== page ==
All numeric constants, unless explicitly given a type, as in:

const x int = 5

are untyped.

const y = 5 // this is untyped

untyped constants do not exist at runtime -- they are a compile-time

phenomenon who's value can't be used until it is coalesced into a type.

const (

y = 5

z = 7.4

)

var (

a int = y

b byte = y

c uint64 = y

d float32 = z

e = y

f = z

)

No conversions occur anywhere in the above. Since y is untyped, a, b, and c

will have that value coalesced (at _compile_ time) into their respective

types. The same applies for d. When an untyped integer constant is used for

type inference (in the case of e), the inference will always be 'int'. For

floating-point untyped constants inference will always be float64 (so f is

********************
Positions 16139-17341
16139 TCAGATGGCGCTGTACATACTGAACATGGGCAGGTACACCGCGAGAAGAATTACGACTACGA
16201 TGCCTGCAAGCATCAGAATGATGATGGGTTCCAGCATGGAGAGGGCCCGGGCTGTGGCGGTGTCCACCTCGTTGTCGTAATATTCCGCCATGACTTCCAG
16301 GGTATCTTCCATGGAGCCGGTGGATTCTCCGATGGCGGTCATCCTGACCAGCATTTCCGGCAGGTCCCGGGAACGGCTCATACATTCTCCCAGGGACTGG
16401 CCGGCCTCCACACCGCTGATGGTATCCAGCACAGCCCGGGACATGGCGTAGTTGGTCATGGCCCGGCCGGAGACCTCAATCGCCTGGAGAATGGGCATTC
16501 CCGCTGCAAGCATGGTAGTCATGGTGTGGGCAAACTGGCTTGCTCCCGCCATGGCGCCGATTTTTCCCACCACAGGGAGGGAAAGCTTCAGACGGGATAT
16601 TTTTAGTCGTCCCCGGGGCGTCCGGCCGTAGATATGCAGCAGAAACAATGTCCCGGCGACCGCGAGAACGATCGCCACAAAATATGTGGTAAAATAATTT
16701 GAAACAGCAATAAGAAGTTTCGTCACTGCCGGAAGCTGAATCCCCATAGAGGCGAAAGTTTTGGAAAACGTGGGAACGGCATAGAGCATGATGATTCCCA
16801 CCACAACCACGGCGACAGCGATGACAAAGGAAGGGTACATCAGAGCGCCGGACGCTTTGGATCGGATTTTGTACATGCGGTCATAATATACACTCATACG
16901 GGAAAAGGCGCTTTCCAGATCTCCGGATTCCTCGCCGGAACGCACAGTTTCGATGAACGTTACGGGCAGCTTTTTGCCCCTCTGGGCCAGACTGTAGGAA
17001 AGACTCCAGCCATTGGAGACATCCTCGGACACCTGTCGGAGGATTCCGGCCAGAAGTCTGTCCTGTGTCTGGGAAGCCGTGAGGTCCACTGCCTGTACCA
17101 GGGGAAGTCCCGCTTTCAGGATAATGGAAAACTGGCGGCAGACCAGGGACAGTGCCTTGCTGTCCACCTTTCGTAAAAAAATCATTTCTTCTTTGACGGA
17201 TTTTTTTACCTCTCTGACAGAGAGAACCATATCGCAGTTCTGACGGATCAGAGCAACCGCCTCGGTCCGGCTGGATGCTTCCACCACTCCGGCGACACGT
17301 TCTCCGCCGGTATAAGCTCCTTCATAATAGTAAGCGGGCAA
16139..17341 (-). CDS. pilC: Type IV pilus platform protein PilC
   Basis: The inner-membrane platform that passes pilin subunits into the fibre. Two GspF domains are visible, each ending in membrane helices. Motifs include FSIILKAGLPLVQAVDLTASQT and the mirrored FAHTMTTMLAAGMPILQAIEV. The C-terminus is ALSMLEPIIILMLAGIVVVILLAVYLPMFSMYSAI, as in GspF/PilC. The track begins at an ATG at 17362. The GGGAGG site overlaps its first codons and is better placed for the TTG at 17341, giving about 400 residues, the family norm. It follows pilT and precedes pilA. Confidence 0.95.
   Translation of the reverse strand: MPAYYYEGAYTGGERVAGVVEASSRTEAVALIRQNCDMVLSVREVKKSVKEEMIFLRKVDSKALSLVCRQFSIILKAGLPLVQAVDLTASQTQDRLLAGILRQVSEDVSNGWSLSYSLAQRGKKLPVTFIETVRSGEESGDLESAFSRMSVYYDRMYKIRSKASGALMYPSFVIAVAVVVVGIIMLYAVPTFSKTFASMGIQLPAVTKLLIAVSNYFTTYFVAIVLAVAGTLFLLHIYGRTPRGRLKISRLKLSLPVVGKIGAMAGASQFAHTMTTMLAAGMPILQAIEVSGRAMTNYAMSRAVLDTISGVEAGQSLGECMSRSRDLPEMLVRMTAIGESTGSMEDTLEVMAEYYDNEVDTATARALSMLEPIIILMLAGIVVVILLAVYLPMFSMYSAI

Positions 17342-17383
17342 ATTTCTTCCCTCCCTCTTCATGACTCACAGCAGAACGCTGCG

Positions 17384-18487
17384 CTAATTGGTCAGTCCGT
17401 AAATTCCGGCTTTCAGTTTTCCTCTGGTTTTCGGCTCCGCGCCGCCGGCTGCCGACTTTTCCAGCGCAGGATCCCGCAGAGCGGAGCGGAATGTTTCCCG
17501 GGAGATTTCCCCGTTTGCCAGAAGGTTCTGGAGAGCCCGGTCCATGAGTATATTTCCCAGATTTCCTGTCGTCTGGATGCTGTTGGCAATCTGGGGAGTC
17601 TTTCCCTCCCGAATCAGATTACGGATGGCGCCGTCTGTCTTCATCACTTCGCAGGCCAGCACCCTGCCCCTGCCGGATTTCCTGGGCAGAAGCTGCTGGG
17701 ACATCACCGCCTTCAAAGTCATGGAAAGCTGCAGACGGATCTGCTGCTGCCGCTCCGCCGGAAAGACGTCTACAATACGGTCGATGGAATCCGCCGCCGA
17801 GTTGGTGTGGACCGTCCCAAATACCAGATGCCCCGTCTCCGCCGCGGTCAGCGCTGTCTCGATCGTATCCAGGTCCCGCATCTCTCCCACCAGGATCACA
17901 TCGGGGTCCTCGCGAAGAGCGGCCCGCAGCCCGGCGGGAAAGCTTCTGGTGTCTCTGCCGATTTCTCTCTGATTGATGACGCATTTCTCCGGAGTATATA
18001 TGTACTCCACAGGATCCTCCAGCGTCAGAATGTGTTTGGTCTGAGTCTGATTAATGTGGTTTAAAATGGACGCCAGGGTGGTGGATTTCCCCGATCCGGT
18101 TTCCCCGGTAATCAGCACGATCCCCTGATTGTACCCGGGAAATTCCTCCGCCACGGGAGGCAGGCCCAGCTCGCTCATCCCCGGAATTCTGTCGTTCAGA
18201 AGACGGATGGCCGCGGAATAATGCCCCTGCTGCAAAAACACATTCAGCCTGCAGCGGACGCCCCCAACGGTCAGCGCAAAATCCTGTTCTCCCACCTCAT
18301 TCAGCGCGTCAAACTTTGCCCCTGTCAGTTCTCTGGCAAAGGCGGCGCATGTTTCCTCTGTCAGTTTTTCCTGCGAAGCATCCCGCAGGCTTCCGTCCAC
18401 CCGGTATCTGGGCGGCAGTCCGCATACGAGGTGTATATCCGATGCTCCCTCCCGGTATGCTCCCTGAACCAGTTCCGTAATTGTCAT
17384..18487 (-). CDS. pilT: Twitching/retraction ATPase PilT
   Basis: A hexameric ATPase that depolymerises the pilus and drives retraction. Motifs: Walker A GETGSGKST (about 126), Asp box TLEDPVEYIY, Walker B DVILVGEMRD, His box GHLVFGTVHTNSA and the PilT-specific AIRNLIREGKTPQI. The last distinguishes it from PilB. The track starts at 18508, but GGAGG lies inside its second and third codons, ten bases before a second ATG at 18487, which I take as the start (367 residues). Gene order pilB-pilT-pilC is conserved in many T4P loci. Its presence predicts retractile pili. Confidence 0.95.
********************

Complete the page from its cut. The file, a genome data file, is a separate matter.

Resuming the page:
a float64). It's like some interpretations of quantum physics: the particle

may have undefined properties until you force it to assume a given form

through observation. In this case, the property is its type, the particle

is an untyped constant (y or z), and the observational act is type

inference.

Also note that if you did something like:

g := int(int64(int(5)))

There will probably be no actual conversion going on, since 5 is a constant

within both the range of int64 and int, and so it's trivially resolvable at

compile time (it's a constant expression).

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